Figure 4 shows two sets of temporal profiles for PPKTP OPO signal output with T PPKTP=125.6°C, comprising: measured beat waveforms (a,d); measured OPO signal-pulse amplitude in the dashed curves of traces (b,e); reconstructed narrowband components of the OPO signal-pulse amplitude in the solid curves of traces (b,e); instantaneous-frequency chirp profiles (c,f). For these measurements, λs≈λfree=841.78 nm. In the left-hand part of Fig. 4, the OPO pump-pulse energy is low (21 µJ), so that its ratio to unseeded PPKTP OPO threshold (13.5 µJ in this set of measurements) is Rp=1.55; the right-hand part of Fig. 4 is obtained with a much higher OPO pump-pulse energy, 47 µJ (Rp=3.5). Traces (a)–(c) are similar in some respects to traces (a), (b), (d), and (e) of Fig. 1 (where Rp=2.0). The corresponding frequency chirp measured with Rp<3.0 in this set of experiments is -16±5 MHz, consistent with previous chirp measurements at small phase mismatch . Traces (d)–(f) of Fig. 4 show the final stage (Rp=3.5) of a series of FT-analysed OH measurements with the OPO pump-pulse energy (and hence the times-above-threshold ratio Rp) varied in the regime where partially seeded multimode operation takes over from SLM operation. Irregularities in all four forms of temporal profile appear at a transition point ~18 ns after the start of the OPO signal output pulse, which has a duration of ~25 ns FWHM. These are evident in the substantial difference between the measured (dashed) and reconstructed (solid) OPO signal-pulse intensity profiles in Fig. 4(e); the former increases markedly at the build-up of partially seeded multimode operation (because more than one OPO cavity mode is now oscillating), whereas the latter drops dramatically at the same transition point (because the FT algorithm extracts only the narrowband portion of the OPO signal-pulse amplitude). Such comparisons provide a dynamic measure of the spectral purity of the coherent light pulse as it evolves in time. Corresponding results recorded (but not shown explicitly in Fig. 4) with Rp=3.0 exhibit a similar, although much less pronounced, transition point at ~18 ns. There is no clear transition in other results recorded at lower OPO pump-pulse energies (e.g., with Rp=2.5 or Rp=2.0).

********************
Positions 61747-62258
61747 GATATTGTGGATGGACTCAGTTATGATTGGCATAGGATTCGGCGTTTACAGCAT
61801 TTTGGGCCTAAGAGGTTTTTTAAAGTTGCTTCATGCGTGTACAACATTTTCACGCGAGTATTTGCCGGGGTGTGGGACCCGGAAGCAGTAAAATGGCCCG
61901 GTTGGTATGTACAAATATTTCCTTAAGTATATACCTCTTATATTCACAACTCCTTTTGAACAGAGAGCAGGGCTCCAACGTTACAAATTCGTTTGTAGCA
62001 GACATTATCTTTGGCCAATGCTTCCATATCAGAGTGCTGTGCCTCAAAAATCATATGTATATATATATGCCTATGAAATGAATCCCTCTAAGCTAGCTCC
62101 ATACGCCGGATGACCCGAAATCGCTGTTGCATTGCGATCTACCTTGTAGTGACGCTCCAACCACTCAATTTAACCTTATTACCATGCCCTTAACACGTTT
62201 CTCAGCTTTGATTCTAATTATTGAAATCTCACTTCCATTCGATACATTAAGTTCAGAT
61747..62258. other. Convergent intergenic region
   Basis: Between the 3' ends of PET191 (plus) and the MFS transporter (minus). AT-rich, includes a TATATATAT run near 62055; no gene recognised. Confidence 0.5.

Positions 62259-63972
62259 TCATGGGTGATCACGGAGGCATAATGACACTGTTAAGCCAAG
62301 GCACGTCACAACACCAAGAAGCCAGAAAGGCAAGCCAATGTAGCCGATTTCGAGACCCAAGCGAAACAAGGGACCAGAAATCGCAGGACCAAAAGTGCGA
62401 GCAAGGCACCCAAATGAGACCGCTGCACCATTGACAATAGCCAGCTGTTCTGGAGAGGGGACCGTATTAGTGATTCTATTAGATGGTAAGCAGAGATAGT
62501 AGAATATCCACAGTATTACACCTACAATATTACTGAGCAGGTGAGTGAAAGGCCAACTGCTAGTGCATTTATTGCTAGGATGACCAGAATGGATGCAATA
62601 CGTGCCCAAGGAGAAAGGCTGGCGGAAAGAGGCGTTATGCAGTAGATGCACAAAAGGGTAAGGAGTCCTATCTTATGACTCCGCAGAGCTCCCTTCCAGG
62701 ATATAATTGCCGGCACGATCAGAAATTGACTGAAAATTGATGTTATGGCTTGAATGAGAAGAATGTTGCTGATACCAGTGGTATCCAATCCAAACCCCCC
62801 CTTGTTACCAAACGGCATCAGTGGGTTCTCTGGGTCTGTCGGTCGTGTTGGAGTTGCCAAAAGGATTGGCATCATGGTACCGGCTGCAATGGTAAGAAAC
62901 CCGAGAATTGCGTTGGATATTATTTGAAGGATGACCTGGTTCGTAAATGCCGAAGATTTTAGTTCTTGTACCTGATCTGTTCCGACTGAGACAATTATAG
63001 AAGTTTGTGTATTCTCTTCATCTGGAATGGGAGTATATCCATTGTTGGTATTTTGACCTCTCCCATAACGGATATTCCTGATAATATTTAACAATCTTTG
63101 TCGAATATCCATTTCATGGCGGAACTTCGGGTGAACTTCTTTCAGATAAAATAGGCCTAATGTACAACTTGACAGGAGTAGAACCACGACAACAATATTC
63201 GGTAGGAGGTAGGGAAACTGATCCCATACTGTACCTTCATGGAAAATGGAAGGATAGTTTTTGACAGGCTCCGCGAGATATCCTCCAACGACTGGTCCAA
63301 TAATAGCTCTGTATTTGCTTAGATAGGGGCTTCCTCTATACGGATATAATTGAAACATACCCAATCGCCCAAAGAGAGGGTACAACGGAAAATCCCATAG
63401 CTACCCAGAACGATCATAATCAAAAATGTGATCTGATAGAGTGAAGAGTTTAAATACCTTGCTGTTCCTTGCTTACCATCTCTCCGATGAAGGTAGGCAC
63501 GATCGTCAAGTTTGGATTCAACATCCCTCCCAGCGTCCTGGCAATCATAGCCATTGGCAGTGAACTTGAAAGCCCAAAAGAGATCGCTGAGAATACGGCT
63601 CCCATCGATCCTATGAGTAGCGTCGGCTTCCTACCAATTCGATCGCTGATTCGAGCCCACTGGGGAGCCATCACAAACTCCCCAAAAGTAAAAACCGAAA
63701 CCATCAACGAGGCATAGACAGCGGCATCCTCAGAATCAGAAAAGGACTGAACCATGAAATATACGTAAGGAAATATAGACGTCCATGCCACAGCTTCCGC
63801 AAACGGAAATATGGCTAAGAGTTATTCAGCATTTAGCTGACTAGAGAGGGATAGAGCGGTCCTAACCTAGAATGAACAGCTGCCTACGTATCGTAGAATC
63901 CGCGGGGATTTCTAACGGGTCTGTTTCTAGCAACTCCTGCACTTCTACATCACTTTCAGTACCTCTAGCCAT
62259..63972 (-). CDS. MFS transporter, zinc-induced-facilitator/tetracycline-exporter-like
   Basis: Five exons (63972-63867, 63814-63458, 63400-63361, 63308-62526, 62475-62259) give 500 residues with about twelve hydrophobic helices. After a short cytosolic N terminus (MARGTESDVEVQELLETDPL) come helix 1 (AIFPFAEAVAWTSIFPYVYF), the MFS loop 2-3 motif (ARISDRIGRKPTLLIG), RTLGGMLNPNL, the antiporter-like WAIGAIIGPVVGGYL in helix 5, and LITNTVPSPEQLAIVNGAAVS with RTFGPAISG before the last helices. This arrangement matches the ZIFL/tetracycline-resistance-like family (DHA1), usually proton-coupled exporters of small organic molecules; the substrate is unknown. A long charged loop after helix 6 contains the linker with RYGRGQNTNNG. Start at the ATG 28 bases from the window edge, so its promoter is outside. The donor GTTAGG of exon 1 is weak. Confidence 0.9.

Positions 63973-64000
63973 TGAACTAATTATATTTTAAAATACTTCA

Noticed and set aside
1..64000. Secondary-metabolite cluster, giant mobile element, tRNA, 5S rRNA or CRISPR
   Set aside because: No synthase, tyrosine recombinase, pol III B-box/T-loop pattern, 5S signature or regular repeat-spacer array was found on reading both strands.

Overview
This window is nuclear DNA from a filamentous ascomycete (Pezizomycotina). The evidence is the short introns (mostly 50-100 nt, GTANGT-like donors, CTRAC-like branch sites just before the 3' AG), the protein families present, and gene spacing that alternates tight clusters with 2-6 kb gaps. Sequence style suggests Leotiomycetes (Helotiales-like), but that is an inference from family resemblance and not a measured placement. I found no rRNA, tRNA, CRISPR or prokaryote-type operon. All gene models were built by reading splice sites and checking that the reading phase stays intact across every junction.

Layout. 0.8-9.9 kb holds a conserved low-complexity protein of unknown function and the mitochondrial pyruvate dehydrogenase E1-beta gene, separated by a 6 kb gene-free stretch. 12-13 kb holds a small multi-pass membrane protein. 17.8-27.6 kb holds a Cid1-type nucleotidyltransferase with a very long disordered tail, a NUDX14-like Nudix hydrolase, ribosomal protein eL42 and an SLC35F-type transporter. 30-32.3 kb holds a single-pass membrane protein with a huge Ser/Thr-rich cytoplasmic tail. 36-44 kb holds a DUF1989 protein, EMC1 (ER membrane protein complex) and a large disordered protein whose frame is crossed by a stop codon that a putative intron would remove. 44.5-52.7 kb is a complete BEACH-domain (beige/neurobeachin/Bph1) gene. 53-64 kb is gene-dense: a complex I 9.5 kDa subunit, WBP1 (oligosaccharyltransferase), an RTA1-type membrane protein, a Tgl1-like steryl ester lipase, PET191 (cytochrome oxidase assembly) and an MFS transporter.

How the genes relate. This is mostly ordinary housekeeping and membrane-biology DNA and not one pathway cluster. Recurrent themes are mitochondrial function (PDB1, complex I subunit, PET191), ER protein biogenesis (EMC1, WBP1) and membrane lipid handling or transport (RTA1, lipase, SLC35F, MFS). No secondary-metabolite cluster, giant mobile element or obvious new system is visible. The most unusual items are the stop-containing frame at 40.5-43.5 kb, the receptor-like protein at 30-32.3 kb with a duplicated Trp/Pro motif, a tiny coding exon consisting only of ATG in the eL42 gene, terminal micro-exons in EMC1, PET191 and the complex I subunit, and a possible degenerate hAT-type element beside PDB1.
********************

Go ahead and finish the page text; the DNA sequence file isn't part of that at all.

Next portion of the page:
More pronounced partial seeding effects are observed in the context of Fig. 5, where λs=841.78 nm (as in Fig. 4) but T PPKTP is re-set at 125.1°C, giving λfree=841.94 nm and (λs-λfree)=-0.16 nm (i.e., a relatively large phase mismatch). The corresponding frequency chirp measured with Rp<2.5 in this set of experiments is -46±3 MHz, reasonably close to the value of -58±6 MHz predicted on the basis of Fig. 5 of ref. 1. The results for high pump-pulse energy (47 µJ, corresponding to Rp=3.5) are presented in the static version of Fig. 5. The build-up of multimode operation now has a transition point ~12 ns after the start of the OPO pulse (~6 ns earlier in the pulse than in Fig. 4, where the phase mismatch was smaller). For a dynamic view of the transient evolution of such partial seeding, click here; this reveals five sets of temporal profiles as the OPO pump-pulse energy is increased in successive steps from 21 µJ (Rp=1.55), to 27 µJ (Rp=2.0), to 34 µJ (Rp=2.5), to 40 µJ (Rp=3.0), and finally back to 47 µJ (Rp=3.5). There are clear contrasts between the measured (dashed) and reconstructed (solid) OPO signal-pulse amplitude profiles from Rp=2.5 upwards; the onset of partial seeding is seen to occur at a lower pump-pulse energy when |λs-λfree| and hence the phase mismatch is large (as in Fig. 5) compared with when it is small (as in Fig. 4).